STEVENSVILLE — Refugees have been legally resettled throughout the United States with few problems for decades, according to the Rev. Sid Mohn, director of Interfaith Action of Southwest Michigan.
Finding homes for these refugees was made more difficult after President Donald Trump signed an executive order last fall, requiring states and local municipalities to give written permission before refugees can be resettled. Michigan is among the more than 40 states that have given written consent for refugee resettlement.
But in January, the Berrien County Board of Commissioners passed a resolution saying that only refugee youth with no guardians are welcome to settle in the county.
The resolution goes on to say that “this consent does not extend at this time to the placement of arriving refugee families and adult individuals within the county.”
“It’s somewhat chilling to be a resident of a county that says – we don’t want any refugees here,” Mohn said. “... This is the first time there has been an endeavor to federally regulate how individuals lawfully admitted to the United States, where they can live. If you or I want to move to Indiana, we move to Indiana. If a legal permanent resident of Illinois decides he wants to move to Michigan, he can’t.”
County Administrator Bill Wolf and county board Chairman Mac Elliott were unavailable to comment on this issue.
According to the meeting’s minutes, commissioners pulled the resolution off the Jan. 9 consent calendar and, after discussion, passed it unanimously. The only discussion mentioned in the minutes is that the commissioners were worried about homelessness.
Mohn said Interfaith Action represents more than 30 faith-based communities that includes Christians, Muslims and Jews.
“This is very much a faith-based issue. Jewish, Muslim and Christian Holy writings indicate that there’s an obligation to welcome the stranger, to treat the immigrant with justice,” he said. “For Christian and Jewish communities, Jesus, as a Jewish infant, had to flee with his family to Egypt to avoid persecution and was, in fact, a child of a refugee family.”
Mohn said there has been a lot of confusion and misinformation about the resettlement program. Interfaith Action is hosting a three-part educational series, which starts this Thursday, to celebrate the 40th anniversary of the refugee act and to educate people about the program. Discussions will include who the refugees are, why they are protected internationally and how they are screened before entering the United States. He said the discussions will be in a talk show format so the audience can be included.
The second segment will be Thursday, March 19, and the final segment will be Monday, March 23. All of the meetings will start at 6 p.m. and be held in the Lawrence Room of the Lincoln Township Library in Stevensville. They are scheduled to run until 7:30 p.m. each night.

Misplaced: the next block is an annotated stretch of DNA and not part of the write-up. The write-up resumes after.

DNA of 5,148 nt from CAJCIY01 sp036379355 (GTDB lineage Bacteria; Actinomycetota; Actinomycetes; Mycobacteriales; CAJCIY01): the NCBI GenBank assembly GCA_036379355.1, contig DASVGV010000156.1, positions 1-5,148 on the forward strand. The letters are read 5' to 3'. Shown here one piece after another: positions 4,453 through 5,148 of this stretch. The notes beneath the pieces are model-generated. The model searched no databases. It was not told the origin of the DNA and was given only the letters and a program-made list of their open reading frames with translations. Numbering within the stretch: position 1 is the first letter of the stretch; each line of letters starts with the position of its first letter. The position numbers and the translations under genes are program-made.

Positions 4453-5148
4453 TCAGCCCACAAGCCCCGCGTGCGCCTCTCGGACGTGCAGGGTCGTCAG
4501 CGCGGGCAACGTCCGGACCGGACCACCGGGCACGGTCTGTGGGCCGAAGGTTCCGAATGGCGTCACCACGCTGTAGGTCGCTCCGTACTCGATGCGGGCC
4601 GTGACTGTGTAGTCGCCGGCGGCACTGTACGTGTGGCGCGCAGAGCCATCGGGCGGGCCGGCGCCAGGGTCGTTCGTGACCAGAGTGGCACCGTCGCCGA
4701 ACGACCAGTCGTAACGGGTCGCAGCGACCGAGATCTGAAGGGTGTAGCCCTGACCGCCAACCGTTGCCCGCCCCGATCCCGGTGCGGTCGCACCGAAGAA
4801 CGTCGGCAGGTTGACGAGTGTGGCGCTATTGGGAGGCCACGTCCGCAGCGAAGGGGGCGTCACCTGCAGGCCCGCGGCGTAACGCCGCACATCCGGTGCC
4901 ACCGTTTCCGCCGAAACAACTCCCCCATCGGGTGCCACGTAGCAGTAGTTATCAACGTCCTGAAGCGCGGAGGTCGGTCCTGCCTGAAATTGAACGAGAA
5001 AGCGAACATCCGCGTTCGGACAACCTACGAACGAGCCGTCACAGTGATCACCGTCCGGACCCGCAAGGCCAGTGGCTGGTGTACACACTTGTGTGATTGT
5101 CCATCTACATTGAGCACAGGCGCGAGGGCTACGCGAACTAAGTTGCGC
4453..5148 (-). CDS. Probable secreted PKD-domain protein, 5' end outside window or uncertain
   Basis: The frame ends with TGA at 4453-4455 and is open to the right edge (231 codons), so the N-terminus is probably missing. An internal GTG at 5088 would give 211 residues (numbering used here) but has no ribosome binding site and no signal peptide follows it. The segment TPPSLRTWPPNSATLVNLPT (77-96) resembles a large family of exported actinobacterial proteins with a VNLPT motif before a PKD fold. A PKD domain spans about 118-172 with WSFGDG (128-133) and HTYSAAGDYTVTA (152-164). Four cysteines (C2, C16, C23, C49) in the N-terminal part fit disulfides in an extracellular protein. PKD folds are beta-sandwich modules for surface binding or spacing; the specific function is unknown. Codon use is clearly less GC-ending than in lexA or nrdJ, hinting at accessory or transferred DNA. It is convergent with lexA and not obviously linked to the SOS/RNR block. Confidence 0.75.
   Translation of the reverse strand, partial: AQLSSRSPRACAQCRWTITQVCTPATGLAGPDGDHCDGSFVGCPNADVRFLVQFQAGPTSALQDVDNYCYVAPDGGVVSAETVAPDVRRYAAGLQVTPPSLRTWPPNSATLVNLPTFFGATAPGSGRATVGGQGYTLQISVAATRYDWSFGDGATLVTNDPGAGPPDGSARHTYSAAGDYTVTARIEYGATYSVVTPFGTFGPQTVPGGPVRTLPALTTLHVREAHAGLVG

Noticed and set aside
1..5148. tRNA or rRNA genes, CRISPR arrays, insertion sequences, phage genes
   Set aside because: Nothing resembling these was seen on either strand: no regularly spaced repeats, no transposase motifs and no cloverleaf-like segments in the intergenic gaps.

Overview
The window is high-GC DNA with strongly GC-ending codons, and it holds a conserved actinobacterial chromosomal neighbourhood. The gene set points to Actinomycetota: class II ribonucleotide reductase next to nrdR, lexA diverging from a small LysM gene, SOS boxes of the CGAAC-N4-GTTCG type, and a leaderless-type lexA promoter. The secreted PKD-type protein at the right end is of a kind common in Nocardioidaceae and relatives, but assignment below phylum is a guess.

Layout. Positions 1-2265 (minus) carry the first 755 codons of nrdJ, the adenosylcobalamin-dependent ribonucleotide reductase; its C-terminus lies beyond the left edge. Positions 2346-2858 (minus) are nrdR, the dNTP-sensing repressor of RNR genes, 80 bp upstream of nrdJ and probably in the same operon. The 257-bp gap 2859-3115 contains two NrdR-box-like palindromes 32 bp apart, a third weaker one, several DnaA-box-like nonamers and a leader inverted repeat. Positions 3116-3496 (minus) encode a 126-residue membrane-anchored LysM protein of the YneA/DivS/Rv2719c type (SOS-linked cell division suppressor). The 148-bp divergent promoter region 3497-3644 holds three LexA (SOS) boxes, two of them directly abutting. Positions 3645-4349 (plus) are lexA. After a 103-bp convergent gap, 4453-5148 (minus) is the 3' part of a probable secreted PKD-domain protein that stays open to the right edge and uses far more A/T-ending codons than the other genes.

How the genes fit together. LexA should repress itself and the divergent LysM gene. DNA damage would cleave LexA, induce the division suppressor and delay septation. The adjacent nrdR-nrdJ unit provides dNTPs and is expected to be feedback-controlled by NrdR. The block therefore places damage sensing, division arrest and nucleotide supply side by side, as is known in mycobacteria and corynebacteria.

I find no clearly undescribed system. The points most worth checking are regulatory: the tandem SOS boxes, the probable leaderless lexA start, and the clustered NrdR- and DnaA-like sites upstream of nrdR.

Leading the first segment on the national context, this Thursday, will be Jane Trejo, manager of refugee programs for Bethany Christian Services in Grand Rapids. Besides the U.S., she has worked in the United Kingdom, Russia, Japan and Mexico and is a member of the Michigan Committee for Refugee Resettlement. A refugee will be with Trejo to discuss his experiences.
On March 19, the local context will be discussed by Christine Suave, director of Welcoming Michigan, a program of the Kalamazoo-based Michigan Immigrant Rights Center. She previously served in the Peace Corps and will discuss immigrant inclusion in the state.
The March 23 segment will feature Shadi Martini, a refugee from Syria and executive director of the Multifaith Alliance for Syrian Refugees. He will use the refugee crisis in Syria as an example of what is happening with refugees globally.
Mohn said that the refugees in the program are kept outside the United States for 18-24 months while they undergo an extensive screening process by the United Nations and various U.S. agencies.
“Of any population in the U.S., refugees are the most screened,” he said.
To be considered a refugee, Mohn said the people must be outside their home country and unable to return because they are likely to be jailed or killed due to their race, religion, political opinion or social group.
Historically, he said 100,000 refugees a year have been allowed to be resettled in America until the Trump administration cut that number to 18,000. He said various faith-based entities are in charge in each state of finding new homes for the refugee families, with the federal government giving them cash and medical assistance for the first few months so they aren’t burdens on the local communities.
He said refugees are usually resettled in areas with low unemployment.
Mohn said it is an erroneous stereotype that refugees don’t work and are a burden on the economy.
Shortly after the commissioners passed the January resolution, a federal judge issued a preliminary injunction suspending the executive order, saying that allowing states and local governments to block the resettlement of refugees is contrary to the intent of the 1980 Refugee Act.
“We would hope that if the county ever took another vote in the future, that the county would vote to be welcoming to refugees,” Mohn said.